Saturday, May 20, 2006
... is sometimes not enough. So after a week of sheer denial I had to eventually admit that this cough was not going to vanish with a few generous helpings of vicks cough syrup. So feeling irritated that any bacteria would have the audacity to infect me, I walked into the University Health Centre, made a noise resembling a jet engine taking off and casually mentioned that I probably ought to see a doctor. Today. After repeating 3 times that I was a postdoc (I mean, I know I have an accent, but that ain't a difficult word) and them peering suspiciously at the health insurance card that represented the pile of bucks I'd been feeding in that direction every month, they informed me that they didn't care about dying postdocs, only dying students and anyway they didn't accept my university-administered health insurance. I gaped, coughed (very much in their direction) and went out muttering curses about the American health system (needless to say, I've avoided the building ever since). So I returned to lab feeling almost immeasurably sorry for myself and phoned (yes, it was desperate times) my health insurance company who told me I'd never registered with a doctor. Hmm, oops. To be fair to them, they were very pleasant, tried very hard to help and were also very much based in Texus so didn't have a clue where the nearest place I could go to was. They muttered something about Glencoe. I've never even heard of Glencoe. But really, I live on Manhattan island. Statistically, just based on the number of people, this place should be packed with doctors. All with addresses that start street X avenue Y. But according to my health insurance's records, they are in fact all hobos. So I go hunting on the insurance's website, trying to find a doctor that would (a) take new patients (b) take my health insurance and (c) have free appointments that afternoon. Not very likely? No, I didn't think so either. But amazingly, incredibly, I found one. A lady down on 65th street whose secretary really only spoke Spanish, but that was a small barrier to overcome. So down I went, clearing carriages on the subway with the jet engine cough, and staggered into the surgery, coughed again, gave them my insurance card and bless them all, they sorted it all out! The only final surprise was when I went in to see the doctor she was about 70. However, she did a grand job as she held onto me for support while tottering from my right ear to my left one. Muttered 'bronchitis', peered at my weight on the scales and issued me with a weeks course of antibiotics. Now all is well and I even have a doctor, providing she lives. But then, she only has to make it until October. And the moral of this tale is, as my mother pointed out, register with a doctor before you get sick. But really, who'd have guessed that was going to happen....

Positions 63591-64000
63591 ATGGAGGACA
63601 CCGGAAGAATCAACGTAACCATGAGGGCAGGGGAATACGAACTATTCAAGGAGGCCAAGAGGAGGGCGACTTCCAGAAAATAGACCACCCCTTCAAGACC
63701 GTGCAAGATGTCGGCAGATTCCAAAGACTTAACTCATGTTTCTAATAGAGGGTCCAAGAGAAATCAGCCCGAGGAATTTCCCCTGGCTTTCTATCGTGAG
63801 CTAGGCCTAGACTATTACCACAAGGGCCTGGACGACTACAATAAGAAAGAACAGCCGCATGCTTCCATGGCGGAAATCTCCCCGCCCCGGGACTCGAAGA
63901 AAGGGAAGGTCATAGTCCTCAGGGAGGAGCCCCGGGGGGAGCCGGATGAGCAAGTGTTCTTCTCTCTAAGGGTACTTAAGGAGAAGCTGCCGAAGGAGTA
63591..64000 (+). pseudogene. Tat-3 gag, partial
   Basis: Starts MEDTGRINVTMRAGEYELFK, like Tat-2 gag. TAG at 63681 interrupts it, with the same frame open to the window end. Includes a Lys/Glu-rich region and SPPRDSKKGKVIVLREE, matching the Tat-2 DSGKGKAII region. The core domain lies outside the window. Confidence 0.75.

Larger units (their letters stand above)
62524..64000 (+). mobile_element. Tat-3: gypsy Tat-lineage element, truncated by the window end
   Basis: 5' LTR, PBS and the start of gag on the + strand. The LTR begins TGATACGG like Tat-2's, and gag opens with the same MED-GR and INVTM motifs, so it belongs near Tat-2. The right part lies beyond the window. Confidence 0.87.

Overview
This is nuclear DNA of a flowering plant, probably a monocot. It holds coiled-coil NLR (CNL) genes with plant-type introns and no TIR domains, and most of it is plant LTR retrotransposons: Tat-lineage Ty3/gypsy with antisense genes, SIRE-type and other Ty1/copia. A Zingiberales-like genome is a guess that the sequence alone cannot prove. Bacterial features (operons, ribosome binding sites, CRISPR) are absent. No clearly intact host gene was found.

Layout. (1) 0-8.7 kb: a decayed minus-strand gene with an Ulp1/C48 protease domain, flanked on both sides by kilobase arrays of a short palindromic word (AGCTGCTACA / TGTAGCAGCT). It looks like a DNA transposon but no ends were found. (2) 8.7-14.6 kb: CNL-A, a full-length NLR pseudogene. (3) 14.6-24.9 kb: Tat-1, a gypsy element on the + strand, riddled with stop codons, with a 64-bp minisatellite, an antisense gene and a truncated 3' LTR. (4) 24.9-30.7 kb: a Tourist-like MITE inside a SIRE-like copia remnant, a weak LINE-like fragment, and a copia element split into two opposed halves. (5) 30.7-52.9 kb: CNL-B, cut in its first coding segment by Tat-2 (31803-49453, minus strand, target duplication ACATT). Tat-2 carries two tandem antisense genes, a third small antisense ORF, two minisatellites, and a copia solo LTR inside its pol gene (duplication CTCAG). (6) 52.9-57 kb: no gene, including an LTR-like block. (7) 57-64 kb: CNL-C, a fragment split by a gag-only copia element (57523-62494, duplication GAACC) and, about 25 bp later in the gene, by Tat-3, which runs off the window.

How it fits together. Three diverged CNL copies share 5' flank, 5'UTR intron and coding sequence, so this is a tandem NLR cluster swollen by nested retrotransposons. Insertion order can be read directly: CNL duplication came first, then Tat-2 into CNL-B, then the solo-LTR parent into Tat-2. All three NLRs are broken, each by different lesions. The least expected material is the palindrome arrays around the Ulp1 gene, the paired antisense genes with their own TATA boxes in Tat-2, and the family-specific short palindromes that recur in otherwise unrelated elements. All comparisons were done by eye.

at 2:29 AM